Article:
Liberians are generally considered to be undecided people, especially when it comes to choosing who to be their elected national leaders. This is why the choice of the next Liberian president after Ellen Johnson–Sirleaf’s presidency is of more interest to most people, particularly foreign personalities, who have and continue to watch the unfolding situation in the country.
As a young Liberian woman with intense interest in the future of my country, I tried by all means to get engage with happenings back home from as far as Luxembourg City, Luxembourg in the heart of Europe where me, my Western medical doctor spouse and son Mus reside. After much critical observations, I have reached my conclusion: A possible Jones Nhinson Williams and John S. Morlu II’s ticket in 2017 is the heartbeat to salvage Liberia from everything that has and continues to go wrong.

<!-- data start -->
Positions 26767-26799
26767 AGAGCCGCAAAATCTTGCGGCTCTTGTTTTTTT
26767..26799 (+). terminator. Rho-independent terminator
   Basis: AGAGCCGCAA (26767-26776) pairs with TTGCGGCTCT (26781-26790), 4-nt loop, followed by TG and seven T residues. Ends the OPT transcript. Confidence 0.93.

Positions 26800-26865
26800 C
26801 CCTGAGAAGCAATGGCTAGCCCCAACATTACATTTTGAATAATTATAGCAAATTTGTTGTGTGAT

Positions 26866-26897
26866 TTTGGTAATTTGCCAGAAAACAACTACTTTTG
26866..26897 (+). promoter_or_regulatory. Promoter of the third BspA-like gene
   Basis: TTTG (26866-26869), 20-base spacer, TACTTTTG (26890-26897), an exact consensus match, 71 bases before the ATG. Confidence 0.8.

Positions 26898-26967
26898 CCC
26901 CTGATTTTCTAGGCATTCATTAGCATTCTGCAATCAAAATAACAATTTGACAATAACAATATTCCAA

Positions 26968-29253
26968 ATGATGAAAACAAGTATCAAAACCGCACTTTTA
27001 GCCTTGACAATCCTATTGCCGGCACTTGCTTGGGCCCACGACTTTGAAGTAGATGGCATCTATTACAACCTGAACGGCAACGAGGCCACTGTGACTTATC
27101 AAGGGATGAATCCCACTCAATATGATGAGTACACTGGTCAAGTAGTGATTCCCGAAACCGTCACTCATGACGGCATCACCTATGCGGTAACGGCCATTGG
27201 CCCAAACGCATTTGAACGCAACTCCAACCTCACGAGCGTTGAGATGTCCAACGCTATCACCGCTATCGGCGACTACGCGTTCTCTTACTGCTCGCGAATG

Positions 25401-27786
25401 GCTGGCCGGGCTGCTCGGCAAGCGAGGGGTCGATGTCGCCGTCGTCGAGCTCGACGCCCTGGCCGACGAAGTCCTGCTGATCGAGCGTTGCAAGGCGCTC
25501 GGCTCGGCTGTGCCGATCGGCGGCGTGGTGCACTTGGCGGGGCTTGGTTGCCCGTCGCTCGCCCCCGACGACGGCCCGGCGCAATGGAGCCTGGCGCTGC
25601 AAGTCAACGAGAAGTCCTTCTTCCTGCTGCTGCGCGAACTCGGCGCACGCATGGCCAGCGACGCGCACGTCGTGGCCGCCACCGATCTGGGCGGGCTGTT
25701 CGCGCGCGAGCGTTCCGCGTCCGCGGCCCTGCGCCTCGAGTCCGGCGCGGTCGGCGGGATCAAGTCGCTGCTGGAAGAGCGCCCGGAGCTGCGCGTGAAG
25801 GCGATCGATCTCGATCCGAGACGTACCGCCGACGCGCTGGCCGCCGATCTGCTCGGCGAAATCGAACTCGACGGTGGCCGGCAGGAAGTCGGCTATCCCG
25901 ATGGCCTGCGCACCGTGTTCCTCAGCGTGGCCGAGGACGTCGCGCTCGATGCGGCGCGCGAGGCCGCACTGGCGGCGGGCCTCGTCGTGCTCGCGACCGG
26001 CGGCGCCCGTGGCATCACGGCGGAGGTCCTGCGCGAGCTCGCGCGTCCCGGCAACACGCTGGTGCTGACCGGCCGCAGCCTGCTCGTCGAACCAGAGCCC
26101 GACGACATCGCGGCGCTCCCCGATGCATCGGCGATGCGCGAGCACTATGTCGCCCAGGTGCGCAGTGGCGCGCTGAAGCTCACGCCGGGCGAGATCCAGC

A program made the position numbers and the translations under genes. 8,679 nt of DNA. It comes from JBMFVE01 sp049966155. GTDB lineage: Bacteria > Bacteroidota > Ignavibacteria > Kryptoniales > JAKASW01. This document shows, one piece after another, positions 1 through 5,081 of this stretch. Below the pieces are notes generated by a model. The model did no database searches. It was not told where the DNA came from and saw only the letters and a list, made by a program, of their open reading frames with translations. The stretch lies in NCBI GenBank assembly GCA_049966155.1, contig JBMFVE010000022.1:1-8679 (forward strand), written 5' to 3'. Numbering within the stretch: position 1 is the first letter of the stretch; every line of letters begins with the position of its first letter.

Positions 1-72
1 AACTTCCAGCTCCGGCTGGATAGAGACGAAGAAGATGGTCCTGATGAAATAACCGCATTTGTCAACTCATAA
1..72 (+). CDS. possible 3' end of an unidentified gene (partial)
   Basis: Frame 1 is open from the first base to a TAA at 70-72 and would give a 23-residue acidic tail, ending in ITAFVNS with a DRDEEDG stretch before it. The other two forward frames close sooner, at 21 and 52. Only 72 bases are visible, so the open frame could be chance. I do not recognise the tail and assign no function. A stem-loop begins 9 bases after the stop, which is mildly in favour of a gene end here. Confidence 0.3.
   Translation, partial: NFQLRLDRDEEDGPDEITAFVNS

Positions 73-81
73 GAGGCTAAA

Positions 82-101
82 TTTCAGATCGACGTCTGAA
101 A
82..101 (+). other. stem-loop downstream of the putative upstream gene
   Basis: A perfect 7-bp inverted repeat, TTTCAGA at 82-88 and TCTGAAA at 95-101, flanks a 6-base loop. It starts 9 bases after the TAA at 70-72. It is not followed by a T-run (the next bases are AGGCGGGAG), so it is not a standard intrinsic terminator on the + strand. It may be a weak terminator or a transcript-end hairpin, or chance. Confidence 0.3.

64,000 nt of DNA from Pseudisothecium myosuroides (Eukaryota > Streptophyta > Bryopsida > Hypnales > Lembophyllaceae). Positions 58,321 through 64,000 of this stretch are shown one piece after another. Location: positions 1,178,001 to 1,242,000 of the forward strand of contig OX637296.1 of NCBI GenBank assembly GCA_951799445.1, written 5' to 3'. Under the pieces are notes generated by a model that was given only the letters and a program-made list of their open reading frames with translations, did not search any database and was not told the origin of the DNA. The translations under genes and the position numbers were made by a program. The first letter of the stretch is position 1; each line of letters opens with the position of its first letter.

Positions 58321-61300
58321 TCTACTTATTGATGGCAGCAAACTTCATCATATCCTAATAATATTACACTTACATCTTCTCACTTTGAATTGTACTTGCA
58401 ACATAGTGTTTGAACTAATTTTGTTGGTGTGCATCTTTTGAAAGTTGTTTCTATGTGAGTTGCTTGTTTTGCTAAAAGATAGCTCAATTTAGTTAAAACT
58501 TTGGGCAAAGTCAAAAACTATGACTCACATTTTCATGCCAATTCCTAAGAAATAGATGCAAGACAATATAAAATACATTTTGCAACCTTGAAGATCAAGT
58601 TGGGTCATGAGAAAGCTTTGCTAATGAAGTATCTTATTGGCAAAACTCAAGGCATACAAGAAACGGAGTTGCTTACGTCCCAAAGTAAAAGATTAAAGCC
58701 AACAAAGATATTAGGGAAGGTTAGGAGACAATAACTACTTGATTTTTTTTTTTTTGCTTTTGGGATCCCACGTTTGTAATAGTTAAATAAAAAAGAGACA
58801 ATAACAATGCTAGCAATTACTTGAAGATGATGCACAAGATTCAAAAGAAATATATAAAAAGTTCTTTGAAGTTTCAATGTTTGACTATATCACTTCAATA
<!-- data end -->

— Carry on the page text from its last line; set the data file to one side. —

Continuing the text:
Most of us have probably heard the phrase that "anybody can grow up to be President." However, not everybody is groomed to be a national leader. It takes a special kind of person, someone visionary, patriotic, transparent, sturdy, smart, and driven, just to run for the Office of President. It takes still extra talent, intelligence and character to hold up under the stress of life and the demands in the position. Mr. Williams and Mr. Morlu II are among the finest and most brilliant Liberians any one can ever meet. Although both come from different worlds with regard to education and experiences, the blending of their combined knowledge and experiences can and will make Liberia a better, if not, the best country in Africa after 2017.